This column has not been friendly to our current governor. That someone could capitalize on a career as a homicidal action hero in mostly forgettable films by running for public office felt in all ways like a huge step backwards for the progressive state of California. But perhaps Arnold synchronizes with some grand contradiction in the nature of Californians; the part of us that eats avocadoes instead of meat to be healthy, then sits back and allows fear-mongering zealots to repeal civil rights for gays. Maybe, at some times and in some ways but not always, Arnold Schwarzenegger is a representative of California.
Last week the Governator made some statements that did not cause his foot to go as near his mouth as usual. And it seems right to amplify that moment of common good sense with the same gusto one would used to criticize him for all the other stuff.
Appearing February 21st on ABC’s This Week, Schwarzenegger was interviewed by host Terry Moran as he sat alongside Pennsylvania Gov. Edward G. Rendell, who is a Democrat and also differs from Schwarzenegger in that he has never traveled through time as a robot to kill people with a machine gun.
Schwarzenegger reacted to comments made by talking haircut and possible alien invader Mitt Romney, who was heard in a video clip to criticize President Obama and the stimulus package, saying that the stimulus had not created any private-sector jobs. Schwarzenegger pointed out that Republicans appear to enjoy making those kinds of comments in media, then they return to their home districts and “they are posing with the big check and they say, ‘Isn’t this great? Look what kind of money I provide for the state.’ It doesn’t match up.”
Citing that hypocrisy was plenty good enough, but Schwarzenegger also served-up a rich dessert by pointing out that the so-called Tea Party movement is not really doing anything. Our governor observed that “The Tea Party is not going to go anywhere. I think the Tea Party is all about just an expression of anger and dissatisfaction.” I’m noting that a highly visible Republican—our highly visible Republican–stood apart and away from the Tea Party instead of kissing up to it. And that’s something that is needed at this time, not only for his party but for the public good in terms of disempowering the possibly racist and inarguably dumb Tea Party.
It’s hard to escape the feeling that those Sunday morning news shows such as This Week exist in the same floating cloud as the mythical Scottish village of Brigadoon, since their impact seems rarely felt and the guests often speak as if nobody is really watching. But sometimes the comments made on those shows can and do become part of political dialogue on Monday morning, so bravo to our governor for taking the opportunity to strongly suggest that his own party stop behaving badly.
Of course it’s imperative to point out that Schwarzenegger made these comments on Sunday morning and that the next day he was scheduled to meet with President Obama in pursuit of more federal aid for California. One might dismiss the whole thing as Arnold bringing the President a box of cigars in the form of some supportive language just before a big meeting. But I’m so eager to have an opportunity to be proud of the Sound Biteinator that I’m willing to look past that simple dismissal.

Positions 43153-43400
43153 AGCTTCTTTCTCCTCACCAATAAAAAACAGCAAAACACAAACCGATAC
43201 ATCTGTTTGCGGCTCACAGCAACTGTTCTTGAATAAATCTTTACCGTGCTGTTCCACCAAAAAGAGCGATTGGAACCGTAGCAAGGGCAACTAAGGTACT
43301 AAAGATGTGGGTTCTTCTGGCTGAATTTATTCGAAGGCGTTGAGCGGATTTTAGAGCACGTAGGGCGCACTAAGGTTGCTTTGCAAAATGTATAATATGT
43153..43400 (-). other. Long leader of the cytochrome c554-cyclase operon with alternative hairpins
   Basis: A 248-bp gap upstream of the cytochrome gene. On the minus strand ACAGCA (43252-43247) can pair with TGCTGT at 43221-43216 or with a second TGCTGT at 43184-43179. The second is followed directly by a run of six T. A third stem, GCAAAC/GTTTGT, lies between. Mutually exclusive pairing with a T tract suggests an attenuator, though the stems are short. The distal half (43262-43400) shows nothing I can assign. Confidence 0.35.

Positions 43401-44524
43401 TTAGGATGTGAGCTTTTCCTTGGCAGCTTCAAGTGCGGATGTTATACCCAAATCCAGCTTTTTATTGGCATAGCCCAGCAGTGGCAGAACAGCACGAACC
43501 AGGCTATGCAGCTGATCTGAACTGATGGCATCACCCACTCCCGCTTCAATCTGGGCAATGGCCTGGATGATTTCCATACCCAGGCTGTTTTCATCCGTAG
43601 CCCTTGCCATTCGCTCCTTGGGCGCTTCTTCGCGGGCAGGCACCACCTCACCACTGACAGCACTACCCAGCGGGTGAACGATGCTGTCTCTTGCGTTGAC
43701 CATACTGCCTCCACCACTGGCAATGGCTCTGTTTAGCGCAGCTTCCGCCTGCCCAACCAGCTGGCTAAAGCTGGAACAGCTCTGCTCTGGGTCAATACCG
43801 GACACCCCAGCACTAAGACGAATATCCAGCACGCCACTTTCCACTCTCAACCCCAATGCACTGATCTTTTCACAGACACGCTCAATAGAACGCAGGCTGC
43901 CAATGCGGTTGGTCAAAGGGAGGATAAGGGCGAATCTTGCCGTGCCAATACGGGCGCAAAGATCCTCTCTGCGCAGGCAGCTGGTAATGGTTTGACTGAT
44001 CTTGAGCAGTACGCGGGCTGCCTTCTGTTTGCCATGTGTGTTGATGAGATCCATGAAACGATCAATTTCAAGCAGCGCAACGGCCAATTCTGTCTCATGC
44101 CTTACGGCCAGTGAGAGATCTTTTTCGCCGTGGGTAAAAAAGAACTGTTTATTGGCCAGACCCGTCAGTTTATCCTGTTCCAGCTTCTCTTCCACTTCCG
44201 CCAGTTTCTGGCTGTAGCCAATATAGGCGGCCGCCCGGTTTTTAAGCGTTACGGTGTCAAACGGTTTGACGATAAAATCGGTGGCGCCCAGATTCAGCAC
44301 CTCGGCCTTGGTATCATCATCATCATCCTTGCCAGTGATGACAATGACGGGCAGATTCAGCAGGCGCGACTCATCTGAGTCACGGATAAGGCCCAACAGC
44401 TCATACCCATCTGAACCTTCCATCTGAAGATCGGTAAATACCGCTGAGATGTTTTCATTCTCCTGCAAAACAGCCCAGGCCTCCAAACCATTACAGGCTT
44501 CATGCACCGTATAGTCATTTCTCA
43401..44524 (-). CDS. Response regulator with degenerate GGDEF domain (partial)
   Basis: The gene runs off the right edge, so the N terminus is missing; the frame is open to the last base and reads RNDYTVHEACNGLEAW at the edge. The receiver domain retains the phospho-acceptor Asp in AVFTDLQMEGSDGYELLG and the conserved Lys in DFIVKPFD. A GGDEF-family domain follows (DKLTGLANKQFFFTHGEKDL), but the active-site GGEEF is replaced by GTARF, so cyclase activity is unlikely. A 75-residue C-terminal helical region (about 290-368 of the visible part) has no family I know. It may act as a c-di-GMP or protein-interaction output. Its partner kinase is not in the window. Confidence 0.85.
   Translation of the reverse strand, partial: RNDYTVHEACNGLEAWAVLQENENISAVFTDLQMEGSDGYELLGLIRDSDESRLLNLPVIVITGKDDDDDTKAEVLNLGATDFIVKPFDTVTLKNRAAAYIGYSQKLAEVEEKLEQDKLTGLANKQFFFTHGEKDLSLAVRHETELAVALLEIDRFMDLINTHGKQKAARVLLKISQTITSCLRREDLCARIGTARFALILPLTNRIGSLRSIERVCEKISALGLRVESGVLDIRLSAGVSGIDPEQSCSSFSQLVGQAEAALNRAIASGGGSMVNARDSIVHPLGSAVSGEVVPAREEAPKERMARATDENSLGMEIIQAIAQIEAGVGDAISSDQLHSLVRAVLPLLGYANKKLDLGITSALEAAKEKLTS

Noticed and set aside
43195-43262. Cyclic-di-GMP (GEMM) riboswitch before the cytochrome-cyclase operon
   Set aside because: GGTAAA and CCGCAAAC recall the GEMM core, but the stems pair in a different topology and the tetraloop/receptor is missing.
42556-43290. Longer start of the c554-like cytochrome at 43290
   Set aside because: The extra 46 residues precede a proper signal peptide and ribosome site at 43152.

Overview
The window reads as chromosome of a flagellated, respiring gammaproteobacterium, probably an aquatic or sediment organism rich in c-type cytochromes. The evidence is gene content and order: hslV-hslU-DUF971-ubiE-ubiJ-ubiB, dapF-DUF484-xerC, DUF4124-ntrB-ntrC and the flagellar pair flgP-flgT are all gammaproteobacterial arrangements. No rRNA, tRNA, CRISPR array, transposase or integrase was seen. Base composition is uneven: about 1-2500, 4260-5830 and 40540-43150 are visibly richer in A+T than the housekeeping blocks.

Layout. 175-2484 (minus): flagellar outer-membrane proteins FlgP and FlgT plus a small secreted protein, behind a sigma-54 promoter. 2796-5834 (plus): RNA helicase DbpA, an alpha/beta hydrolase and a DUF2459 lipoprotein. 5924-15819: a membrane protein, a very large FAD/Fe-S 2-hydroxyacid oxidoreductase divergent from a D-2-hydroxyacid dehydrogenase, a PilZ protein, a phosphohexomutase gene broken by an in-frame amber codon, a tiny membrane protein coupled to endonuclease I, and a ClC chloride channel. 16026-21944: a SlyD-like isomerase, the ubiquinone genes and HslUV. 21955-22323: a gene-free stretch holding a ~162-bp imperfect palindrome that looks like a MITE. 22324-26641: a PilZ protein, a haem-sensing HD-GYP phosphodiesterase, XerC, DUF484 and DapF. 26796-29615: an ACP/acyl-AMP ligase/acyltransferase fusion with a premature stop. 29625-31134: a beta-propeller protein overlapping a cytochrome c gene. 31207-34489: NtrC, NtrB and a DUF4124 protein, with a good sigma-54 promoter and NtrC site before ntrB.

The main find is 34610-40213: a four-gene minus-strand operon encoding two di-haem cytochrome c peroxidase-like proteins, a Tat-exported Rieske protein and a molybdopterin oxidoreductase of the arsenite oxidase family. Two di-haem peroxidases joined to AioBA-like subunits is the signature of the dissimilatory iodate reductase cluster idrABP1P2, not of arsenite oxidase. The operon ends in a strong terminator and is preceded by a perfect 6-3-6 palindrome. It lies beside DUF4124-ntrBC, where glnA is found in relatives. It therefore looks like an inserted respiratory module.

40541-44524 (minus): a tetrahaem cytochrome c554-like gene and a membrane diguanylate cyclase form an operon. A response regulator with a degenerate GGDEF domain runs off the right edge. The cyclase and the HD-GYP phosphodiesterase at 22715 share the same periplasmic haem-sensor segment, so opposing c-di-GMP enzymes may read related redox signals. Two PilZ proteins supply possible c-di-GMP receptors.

Time will determine the role that images of Tea Party types acting-out like children at town hall meetings had on the tortured path of health care reform. But for someone like Schwarzenegger to observe that the mash-up of unhappy loners and dupes that is the Tea Party “is not going to go anywhere” is a potent antidote to the media’s syndrome of looping footage of extreme and outspoken behaviors by fringe weaklings, and then asking politicians about a “movement” among “the people.” It would be one thing if the Tea Party were being given coverage and screen time because they had some ideas or a plan. It’s another for them to be highly visible simply because CNN thinks viewers are tired of that video where a squirrel is water skiing in a backyard swimming pool.
We’re living in a time when “issues” are not so much expanded (Lord knows they are not debated) as they are inflamed. The media and “Republican leaders” rub the irritated patch, causing more redness and swelling but the attention is never guided by any intelligent effort to resolve or find a workable solution. Instead, the summation is basically “Look how ugly this sore spot is getting.” And that’s assuming that what’s in play is a genuine issue, and not “death panels” or “government-run health care.” Since media shirks the responsibility of editing or shaping material toward a level of comprehension that would cause the public to reasonably think things through, that job falls to others. Who besides me is counting the number of times that Al Gore has to explain global warming? Our governor made an overt effort, however short-lived, to clarify and make sense of some things when his own party currently has no strategy but to obstruct and complain. I say that’s a good day for him and California. Of course, the state is still broke. But at least its governor was making sense, if even for a brief and shinning moment.
Mirror Contributing Writer[email protected]